A new way to play: New IAC playground will be accessible to kids with disabilities

The design for a new proposed IAC playground shows off its bright colors and circus theme, but can’t capture what makes the area unique: It’s completely designed to be accessible to kids with disabilities. Among other things, the playground will feature wheelchair ramps, zero G chairs and sensory panels that play music when touched. (Illustration courtesy of APRIL’S ANGELS)

The design for a new proposed IAC playground shows off its bright colors and circus theme, but can’t capture what makes the area unique: It’s completely designed to be accessible to kids with disabilities. Among other things, the playground will feature wheelchair ramps, zero G chairs and sensory panels that play music when touched. (Illustration courtesy of APRIL’S ANGELS)

Local non-profit group April’s Angels is moving forward with a project that would make the organization’s namesake proud.

Members of April’s Angels — named after IAC teacher April South, who passed away in 2011 — have approved a design for a playground area that can be used by children with physical and/or mental disabilities.

Designed by Alabama-based J.A. Dawson & Company and members of April’s Angels, the 60 x 83 foot playground will feature wheelchair ramps, sensory panels (these emit sounds or music when touched) and zero G chairs for swinging. It will be located near IAC’s preschool/kindergarten hallway.

The total cost is estimated at around $110,000.

According to April’s Angels member Emily Mabus, there is a growing need for facilities that are both usable and stimulating to children with physical and/or mental disabilities.

“As an educator and a parent, I know the importance of play and that all children deserve an opportunity to do just that,” she said.

Unfortunately, not every child has the same opportunities. For many children, traditional playground equipment simply isn’t usable.

“Through no fault of their own, opportunities are sometimes not available for independent play as a result of physical barriers to access the equipment,” Mabus said. “Providing this play facility will give that opportunity to improve physical health, emotional well-being and social skills.”

Although there’s no set date for the playground’s completion, group members say as soon as funding has been secured, work will begin. The group is currently seeking donations and will host several fundraisers in the future.

Once complete, the playground will be the first of its kind in the area.

Because South worked with special education students, her friends knew how much a project like this would have meant to her.

“This playground is actually something that April had expressed wanting for our school,” Mabus said. “We took it as a way to honor her memory and to give the school something it very much needed.”

The group wanted the playground to carry the circus theme of the preschool/kindergarten hallway of the elementary school.

“We looked at ideas and decided to create somewhat of a ‘Circus Big Top’ feel and went from there,” Mabus said. “The design is completely covered by shade and solid surfacing is poured for the surface so that wheelchairs can easily move throughout the area. I am very pleased with the design. Each element of the design has been very well planned. A great deal of thought has gone into what would benefit the students of our school here at Itawamba Attendance Center.”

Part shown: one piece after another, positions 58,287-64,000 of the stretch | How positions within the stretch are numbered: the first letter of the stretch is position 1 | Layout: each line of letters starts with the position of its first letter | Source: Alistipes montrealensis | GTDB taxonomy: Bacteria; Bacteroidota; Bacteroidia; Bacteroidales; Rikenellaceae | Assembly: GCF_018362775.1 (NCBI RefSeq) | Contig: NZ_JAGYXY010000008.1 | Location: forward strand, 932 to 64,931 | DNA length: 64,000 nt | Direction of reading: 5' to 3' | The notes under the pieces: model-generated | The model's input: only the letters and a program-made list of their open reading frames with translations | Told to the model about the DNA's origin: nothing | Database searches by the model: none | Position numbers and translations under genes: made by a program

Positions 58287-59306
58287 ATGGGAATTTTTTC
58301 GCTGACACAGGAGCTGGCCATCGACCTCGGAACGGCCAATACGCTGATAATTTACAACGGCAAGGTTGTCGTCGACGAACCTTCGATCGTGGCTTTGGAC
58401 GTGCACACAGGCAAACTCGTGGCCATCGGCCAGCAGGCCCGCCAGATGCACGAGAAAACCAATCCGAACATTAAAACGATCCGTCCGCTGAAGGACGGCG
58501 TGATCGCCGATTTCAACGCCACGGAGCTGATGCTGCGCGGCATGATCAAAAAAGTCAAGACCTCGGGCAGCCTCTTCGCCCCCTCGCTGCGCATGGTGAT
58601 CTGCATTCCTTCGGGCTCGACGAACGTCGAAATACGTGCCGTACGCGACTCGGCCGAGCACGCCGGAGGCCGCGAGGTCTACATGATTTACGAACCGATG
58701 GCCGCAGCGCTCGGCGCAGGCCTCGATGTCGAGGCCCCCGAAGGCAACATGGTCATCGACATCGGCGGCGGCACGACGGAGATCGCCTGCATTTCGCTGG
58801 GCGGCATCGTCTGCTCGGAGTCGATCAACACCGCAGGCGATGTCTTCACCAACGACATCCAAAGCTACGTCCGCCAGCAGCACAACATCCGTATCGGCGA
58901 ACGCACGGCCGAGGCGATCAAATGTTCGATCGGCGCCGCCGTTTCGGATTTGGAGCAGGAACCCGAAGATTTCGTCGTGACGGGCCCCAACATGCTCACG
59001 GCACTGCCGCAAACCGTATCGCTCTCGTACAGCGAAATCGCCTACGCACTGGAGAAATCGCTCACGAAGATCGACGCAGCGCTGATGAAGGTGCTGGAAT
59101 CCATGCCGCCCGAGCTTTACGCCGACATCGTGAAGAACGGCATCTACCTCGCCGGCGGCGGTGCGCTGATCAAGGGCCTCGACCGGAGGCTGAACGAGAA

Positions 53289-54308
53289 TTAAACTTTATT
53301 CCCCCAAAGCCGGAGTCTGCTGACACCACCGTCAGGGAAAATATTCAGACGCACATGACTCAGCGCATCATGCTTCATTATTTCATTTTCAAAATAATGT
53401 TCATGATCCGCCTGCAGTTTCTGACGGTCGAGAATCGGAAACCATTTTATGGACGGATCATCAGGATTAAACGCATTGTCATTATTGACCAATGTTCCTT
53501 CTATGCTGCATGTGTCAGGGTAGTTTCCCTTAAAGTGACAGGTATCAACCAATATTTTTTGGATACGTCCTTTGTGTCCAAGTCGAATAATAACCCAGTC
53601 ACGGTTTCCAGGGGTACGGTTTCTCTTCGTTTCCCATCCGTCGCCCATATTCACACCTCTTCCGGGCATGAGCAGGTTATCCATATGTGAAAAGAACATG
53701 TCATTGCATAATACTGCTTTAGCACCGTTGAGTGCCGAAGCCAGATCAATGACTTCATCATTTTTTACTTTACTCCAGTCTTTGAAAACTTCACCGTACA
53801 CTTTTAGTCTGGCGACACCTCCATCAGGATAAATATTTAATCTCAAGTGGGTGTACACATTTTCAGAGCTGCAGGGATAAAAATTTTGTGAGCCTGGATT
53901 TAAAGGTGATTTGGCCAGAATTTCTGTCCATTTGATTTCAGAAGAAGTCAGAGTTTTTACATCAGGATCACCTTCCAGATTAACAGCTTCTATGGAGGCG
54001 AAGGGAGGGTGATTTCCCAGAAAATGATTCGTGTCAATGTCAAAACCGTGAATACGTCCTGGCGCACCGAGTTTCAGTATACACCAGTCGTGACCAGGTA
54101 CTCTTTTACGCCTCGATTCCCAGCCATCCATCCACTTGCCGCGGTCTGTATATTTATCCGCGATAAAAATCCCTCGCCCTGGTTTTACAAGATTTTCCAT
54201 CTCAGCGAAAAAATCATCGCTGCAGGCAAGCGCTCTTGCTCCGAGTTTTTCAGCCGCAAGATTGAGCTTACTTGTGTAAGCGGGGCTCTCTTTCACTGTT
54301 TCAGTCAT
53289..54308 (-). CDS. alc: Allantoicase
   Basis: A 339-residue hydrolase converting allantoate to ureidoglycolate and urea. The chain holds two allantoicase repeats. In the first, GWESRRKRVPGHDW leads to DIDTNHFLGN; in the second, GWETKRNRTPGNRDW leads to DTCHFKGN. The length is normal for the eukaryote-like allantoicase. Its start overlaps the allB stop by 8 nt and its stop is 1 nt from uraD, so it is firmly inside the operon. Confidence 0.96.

Noteworthy and unique elements include areas that provide auditory, visual, and tactile feedback; a crawl tube and under-deck activity that provides sensory relief; other activities such as the swinging raft would provide sensory input.

There will even be a set of sensory panels shaped like bongo drums. Smack the drums and bongo music comes out.

“It’s unique,” Mabus said. “It is truly an inclusive play experience that addresses the needs of the whole child by intentionally providing ways to promote physical, cognitive, communicative, social/emotional and sensory development.”

adam.armour@journalinc.com

How can I help?
April’s Angels is a non-profit organization that relies on donated funds to survive. Donations of any amount are welcome. Those interested in sponsoring a specific piece of equipment will have their names marked on a plaque on that specific piece. All donations are tax deductible and can be made online through CREATE Foundation. Just mark the donation to be used for “April’s Angels Special Project.”

Checks can be made out to CREATE with “April’s Angels” marked in the memo area. These can be mailed to April’s Angels, 488 Little Indian Drive, Fulton, MS, 38843.

For more information on April’s Angels, to inquire about donations or how to help, contact Emily Mabus at ebmabus@itawamba.k12.ms.us or by calling 662-862-4641.

About Adam Armour

Adam Armour has been writing and taking photographs for "The Itawamba County Times" since 2005. His words and pictures have earned 11 Mississippi Press Association Awards, including several "Best of" category recognitions. He has written and independently published one novel and is currently working on a second.

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